Born in Columbus, Georgia, Philip Trammell attended Georgia Tech, graduating in 1912 with a B.S. in Architecture, and Columbia University, where he attained the degree of Bachelor of Architecture in 1913. Upon his graduation he became a faculty member at Georgia Tech and joined the firm Hentz, Reid and Adler.
In 1915 Shutze won the Prix de Rome and traveled to Italy where he became a fellow at the American Academy in Rome. His thesis took him on an extensive tour of Italy researching fodder for his designs. These travels significantly influenced his career as a landscape architect.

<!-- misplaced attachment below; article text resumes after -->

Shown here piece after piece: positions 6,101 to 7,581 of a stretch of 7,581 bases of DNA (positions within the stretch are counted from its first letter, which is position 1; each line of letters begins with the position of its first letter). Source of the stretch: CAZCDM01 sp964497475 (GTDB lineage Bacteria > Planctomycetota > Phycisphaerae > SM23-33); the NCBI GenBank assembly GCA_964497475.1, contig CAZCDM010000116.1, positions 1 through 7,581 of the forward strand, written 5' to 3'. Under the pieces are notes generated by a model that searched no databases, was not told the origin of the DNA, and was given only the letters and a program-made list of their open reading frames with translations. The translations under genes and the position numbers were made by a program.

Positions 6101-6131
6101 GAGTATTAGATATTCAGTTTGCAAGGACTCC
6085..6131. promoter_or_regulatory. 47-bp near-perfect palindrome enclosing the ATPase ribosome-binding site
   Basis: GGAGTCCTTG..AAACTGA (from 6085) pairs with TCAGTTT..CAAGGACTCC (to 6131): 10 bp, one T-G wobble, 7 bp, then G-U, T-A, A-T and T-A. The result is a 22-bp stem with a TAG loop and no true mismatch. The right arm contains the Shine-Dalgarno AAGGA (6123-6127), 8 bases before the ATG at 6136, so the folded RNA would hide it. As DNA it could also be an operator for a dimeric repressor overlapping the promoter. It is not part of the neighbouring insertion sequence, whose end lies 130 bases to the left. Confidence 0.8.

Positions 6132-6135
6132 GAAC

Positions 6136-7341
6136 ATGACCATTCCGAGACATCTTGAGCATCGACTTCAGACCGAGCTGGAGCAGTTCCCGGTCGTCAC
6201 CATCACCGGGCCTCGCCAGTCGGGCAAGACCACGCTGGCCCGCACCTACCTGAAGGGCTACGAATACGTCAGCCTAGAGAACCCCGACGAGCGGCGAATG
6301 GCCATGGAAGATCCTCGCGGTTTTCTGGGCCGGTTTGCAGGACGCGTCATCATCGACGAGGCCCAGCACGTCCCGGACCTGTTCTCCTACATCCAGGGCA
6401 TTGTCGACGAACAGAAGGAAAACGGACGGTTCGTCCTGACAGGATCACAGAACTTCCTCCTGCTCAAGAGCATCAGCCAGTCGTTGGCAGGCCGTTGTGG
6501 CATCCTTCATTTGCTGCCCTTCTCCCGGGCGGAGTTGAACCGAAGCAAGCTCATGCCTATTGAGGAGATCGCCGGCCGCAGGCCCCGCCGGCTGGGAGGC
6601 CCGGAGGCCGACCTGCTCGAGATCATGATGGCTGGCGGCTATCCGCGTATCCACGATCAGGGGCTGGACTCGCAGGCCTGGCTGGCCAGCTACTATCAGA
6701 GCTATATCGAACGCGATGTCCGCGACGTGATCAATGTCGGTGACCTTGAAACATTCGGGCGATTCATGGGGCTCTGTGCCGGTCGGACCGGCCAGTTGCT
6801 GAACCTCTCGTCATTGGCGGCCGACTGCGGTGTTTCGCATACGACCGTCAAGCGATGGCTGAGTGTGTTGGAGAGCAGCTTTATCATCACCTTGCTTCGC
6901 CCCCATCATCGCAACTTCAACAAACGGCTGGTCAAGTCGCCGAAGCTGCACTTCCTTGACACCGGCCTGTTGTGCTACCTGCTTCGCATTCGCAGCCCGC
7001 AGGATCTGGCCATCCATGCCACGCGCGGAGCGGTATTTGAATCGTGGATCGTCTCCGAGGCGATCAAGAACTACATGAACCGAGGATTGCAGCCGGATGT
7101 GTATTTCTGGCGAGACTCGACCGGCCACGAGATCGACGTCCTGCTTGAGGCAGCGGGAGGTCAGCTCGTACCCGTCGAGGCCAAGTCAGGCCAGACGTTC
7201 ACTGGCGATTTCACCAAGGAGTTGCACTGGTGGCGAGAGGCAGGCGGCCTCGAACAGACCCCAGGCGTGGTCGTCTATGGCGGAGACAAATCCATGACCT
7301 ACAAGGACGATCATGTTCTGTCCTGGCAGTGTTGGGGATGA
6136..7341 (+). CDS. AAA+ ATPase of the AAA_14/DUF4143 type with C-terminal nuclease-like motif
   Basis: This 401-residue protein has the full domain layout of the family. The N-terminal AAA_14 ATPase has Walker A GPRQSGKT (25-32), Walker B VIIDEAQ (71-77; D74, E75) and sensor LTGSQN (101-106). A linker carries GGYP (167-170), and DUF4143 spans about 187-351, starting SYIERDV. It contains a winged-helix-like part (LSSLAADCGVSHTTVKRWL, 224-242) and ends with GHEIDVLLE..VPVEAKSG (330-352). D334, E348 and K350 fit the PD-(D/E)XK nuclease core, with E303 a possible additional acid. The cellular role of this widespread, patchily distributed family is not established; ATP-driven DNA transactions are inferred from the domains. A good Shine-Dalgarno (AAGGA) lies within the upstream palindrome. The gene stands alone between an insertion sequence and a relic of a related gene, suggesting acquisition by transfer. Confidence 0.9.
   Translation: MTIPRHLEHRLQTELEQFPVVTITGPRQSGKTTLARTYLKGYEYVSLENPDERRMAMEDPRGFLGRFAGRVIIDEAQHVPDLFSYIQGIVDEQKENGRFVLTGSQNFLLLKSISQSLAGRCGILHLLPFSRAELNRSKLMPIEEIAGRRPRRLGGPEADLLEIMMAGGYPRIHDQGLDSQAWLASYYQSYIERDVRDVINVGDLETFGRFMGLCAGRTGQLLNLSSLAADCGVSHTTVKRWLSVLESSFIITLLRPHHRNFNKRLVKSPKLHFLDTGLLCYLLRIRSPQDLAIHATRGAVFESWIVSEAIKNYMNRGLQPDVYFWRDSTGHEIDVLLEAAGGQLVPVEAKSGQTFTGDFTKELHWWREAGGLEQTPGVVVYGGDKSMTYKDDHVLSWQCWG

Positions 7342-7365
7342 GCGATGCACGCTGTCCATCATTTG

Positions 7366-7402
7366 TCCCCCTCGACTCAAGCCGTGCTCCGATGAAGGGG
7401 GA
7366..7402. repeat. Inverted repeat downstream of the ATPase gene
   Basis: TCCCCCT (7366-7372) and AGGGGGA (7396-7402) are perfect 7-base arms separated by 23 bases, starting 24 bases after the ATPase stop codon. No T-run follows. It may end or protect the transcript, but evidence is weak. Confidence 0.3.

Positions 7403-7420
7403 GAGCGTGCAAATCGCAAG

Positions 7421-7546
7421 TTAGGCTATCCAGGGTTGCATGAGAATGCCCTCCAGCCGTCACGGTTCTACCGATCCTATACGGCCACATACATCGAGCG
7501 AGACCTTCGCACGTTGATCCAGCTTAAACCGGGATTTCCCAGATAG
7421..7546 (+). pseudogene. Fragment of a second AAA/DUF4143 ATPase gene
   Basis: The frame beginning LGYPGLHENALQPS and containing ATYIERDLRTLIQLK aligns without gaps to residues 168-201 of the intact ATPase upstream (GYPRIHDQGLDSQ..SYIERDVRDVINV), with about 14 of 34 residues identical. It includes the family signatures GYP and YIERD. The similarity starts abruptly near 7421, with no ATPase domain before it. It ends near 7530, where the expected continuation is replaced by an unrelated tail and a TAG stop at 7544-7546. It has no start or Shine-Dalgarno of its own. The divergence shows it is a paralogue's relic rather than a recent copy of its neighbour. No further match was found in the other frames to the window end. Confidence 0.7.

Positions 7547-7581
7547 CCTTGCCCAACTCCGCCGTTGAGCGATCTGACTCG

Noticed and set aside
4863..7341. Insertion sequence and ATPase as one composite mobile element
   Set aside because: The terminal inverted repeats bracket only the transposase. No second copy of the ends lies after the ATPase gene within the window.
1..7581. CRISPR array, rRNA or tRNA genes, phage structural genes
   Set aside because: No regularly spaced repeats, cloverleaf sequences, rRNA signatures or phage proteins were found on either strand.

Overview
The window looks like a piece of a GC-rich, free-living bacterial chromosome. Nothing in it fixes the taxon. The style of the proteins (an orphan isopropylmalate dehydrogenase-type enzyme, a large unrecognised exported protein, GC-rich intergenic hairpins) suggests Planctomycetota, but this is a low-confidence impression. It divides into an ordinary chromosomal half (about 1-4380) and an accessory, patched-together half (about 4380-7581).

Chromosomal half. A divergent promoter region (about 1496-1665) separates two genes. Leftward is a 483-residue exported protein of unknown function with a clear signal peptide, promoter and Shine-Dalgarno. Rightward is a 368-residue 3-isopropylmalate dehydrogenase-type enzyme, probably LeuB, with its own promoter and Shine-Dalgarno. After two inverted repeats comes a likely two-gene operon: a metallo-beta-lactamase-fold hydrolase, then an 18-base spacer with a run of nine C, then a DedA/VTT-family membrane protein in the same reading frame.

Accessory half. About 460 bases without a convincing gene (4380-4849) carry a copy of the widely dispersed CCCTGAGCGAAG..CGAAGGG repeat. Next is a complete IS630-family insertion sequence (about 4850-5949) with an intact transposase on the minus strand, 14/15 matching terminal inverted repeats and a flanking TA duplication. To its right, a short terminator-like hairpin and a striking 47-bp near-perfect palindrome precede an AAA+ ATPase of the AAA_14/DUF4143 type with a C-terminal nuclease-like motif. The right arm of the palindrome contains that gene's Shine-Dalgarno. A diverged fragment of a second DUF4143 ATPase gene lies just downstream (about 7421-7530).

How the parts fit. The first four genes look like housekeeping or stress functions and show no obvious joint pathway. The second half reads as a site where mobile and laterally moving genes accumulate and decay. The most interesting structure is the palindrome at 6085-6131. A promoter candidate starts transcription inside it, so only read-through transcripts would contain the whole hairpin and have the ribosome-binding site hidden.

In 1919 Shutze returned to the States, where he worked for several firms before rejoining Hentz Reid and Adler. Following the death of Reid in 1926, Adler partnered with Shutze and Hentz to create Hentz, Adler and Shutze. In 1944, when Hentz retired, William Armistead joined the practice, which took on the new name of Shutze, Armistead and Adler, until Adler’s death in 1945. Shutze and Armistead continued to work together until 1950, when Armistead retired. In 1951 Shutze was made a fellow of the American Institute of Architects. He retired from private practice in 1958. His designs are notable for their formal vocabulary and for creating linkages between the house and the landscape. His noteworthy projects include Swan House in Buckhead, Georgia, and the Patterson-Carr House and garden in Atlanta.